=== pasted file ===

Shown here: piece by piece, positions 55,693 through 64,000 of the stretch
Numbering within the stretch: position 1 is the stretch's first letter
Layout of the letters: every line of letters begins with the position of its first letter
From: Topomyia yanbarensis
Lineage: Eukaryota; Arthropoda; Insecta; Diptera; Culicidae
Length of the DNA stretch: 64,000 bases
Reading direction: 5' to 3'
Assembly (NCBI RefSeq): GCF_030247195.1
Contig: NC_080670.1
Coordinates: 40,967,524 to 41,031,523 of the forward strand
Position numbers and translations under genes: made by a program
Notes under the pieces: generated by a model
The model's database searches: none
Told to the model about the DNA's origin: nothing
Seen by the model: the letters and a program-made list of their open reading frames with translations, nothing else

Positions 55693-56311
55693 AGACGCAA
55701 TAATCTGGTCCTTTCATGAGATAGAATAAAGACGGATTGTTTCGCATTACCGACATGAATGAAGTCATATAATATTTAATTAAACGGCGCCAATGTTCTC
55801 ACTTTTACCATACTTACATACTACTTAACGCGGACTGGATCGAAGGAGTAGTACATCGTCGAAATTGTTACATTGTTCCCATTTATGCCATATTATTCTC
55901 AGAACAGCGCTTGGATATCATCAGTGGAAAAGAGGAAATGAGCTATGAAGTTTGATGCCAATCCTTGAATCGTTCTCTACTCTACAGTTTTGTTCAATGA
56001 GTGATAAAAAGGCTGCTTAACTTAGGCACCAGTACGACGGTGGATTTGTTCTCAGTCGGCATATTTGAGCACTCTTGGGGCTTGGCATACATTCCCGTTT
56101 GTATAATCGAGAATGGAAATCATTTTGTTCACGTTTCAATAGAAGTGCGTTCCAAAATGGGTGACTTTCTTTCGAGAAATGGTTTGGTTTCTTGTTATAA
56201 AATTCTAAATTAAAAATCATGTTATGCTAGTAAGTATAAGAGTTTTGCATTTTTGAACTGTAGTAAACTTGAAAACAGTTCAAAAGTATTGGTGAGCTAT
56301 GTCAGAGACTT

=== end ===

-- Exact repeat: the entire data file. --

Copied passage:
Shown here: piece by piece, positions 55,693 through 64,000 of the stretch
Numbering within the stretch: position 1 is the stretch's first letter
Layout of the letters: every line of letters begins with the position of its first letter
From: Topomyia yanbarensis
Lineage: Eukaryota; Arthropoda; Insecta; Diptera; Culicidae
Length of the DNA stretch: 64,000 bases
Reading direction: 5' to 3'
Assembly (NCBI RefSeq): GCF_030247195.1
Contig: NC_080670.1
Coordinates: 40,967,524 to 41,031,523 of the forward strand
Position numbers and translations under genes: made by a program
Notes under the pieces: generated by a model
The model's database searches: none
Told to the model about the DNA's origin: nothing
Seen by the model: the letters and a program-made list of their open reading frames with translations, nothing else

Positions 55693-56311
55693 AGACGCAA
55701 TAATCTGGTCCTTTCATGAGATAGAATAAAGACGGATTGTTTCGCATTACCGACATGAATGAAGTCATATAATATTTAATTAAACGGCGCCAATGTTCTC
55801 ACTTTTACCATACTTACATACTACTTAACGCGGACTGGATCGAAGGAGTAGTACATCGTCGAAATTGTTACATTGTTCCCATTTATGCCATATTATTCTC
55901 AGAACAGCGCTTGGATATCATCAGTGGAAAAGAGGAAATGAGCTATGAAGTTTGATGCCAATCCTTGAATCGTTCTCTACTCTACAGTTTTGTTCAATGA
56001 GTGATAAAAAGGCTGCTTAACTTAGGCACCAGTACGACGGTGGATTTGTTCTCAGTCGGCATATTTGAGCACTCTTGGGGCTTGGCATACATTCCCGTTT
56101 GTATAATCGAGAATGGAAATCATTTTGTTCACGTTTCAATAGAAGTGCGTTCCAAAATGGGTGACTTTCTTTCGAGAAATGGTTTGGTTTCTTGTTATAA
56201 AATTCTAAATTAAAAATCATGTTATGCTAGTAAGTATAAGAGTTTTGCATTTTTGAACTGTAGTAAACTTGAAAACAGTTCAAAAGTATTGGTGAGCTAT
56301 GTCAGAGACTT